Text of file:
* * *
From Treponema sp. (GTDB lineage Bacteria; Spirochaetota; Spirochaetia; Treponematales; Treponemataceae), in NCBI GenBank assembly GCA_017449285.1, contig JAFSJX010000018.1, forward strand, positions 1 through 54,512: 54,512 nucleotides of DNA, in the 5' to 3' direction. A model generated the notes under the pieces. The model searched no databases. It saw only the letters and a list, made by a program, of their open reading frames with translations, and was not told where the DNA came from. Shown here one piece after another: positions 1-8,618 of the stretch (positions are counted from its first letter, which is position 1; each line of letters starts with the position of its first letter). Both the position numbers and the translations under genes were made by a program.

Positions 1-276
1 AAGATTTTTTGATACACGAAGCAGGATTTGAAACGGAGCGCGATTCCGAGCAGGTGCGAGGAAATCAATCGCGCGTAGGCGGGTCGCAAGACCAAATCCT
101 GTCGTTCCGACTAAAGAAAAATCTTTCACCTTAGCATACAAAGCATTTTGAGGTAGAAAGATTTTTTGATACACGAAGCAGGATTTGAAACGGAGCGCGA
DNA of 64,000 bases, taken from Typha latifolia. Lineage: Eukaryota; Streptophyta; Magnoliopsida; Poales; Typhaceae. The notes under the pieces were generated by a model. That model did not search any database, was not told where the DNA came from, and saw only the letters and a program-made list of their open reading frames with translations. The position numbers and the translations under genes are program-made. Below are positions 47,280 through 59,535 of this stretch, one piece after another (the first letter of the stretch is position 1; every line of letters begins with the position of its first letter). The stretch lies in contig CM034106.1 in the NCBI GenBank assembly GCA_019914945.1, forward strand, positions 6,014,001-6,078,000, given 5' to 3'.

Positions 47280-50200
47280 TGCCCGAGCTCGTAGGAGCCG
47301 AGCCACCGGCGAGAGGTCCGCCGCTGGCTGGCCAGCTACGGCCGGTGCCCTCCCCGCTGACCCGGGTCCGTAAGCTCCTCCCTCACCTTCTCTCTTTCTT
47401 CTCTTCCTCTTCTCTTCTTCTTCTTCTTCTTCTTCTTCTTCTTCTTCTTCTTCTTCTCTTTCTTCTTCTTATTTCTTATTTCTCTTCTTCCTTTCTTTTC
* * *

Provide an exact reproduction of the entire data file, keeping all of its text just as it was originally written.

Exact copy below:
From Treponema sp. (GTDB lineage Bacteria; Spirochaetota; Spirochaetia; Treponematales; Treponemataceae), in NCBI GenBank assembly GCA_017449285.1, contig JAFSJX010000018.1, forward strand, positions 1 through 54,512: 54,512 nucleotides of DNA, in the 5' to 3' direction. A model generated the notes under the pieces. The model searched no databases. It saw only the letters and a list, made by a program, of their open reading frames with translations, and was not told where the DNA came from. Shown here one piece after another: positions 1-8,618 of the stretch (positions are counted from its first letter, which is position 1; each line of letters starts with the position of its first letter). Both the position numbers and the translations under genes were made by a program.

Positions 1-276
1 AAGATTTTTTGATACACGAAGCAGGATTTGAAACGGAGCGCGATTCCGAGCAGGTGCGAGGAAATCAATCGCGCGTAGGCGGGTCGCAAGACCAAATCCT
101 GTCGTTCCGACTAAAGAAAAATCTTTCACCTTAGCATACAAAGCATTTTGAGGTAGAAAGATTTTTTGATACACGAAGCAGGATTTGAAACGGAGCGCGA
DNA of 64,000 bases, taken from Typha latifolia. Lineage: Eukaryota; Streptophyta; Magnoliopsida; Poales; Typhaceae. The notes under the pieces were generated by a model. That model did not search any database, was not told where the DNA came from, and saw only the letters and a program-made list of their open reading frames with translations. The position numbers and the translations under genes are program-made. Below are positions 47,280 through 59,535 of this stretch, one piece after another (the first letter of the stretch is position 1; every line of letters begins with the position of its first letter). The stretch lies in contig CM034106.1 in the NCBI GenBank assembly GCA_019914945.1, forward strand, positions 6,014,001-6,078,000, given 5' to 3'.

Positions 47280-50200
47280 TGCCCGAGCTCGTAGGAGCCG
47301 AGCCACCGGCGAGAGGTCCGCCGCTGGCTGGCCAGCTACGGCCGGTGCCCTCCCCGCTGACCCGGGTCCGTAAGCTCCTCCCTCACCTTCTCTCTTTCTT
47401 CTCTTCCTCTTCTCTTCTTCTTCTTCTTCTTCTTCTTCTTCTTCTTCTTCTTCTTCTCTTTCTTCTTCTTATTTCTTATTTCTCTTCTTCCTTTCTTTTC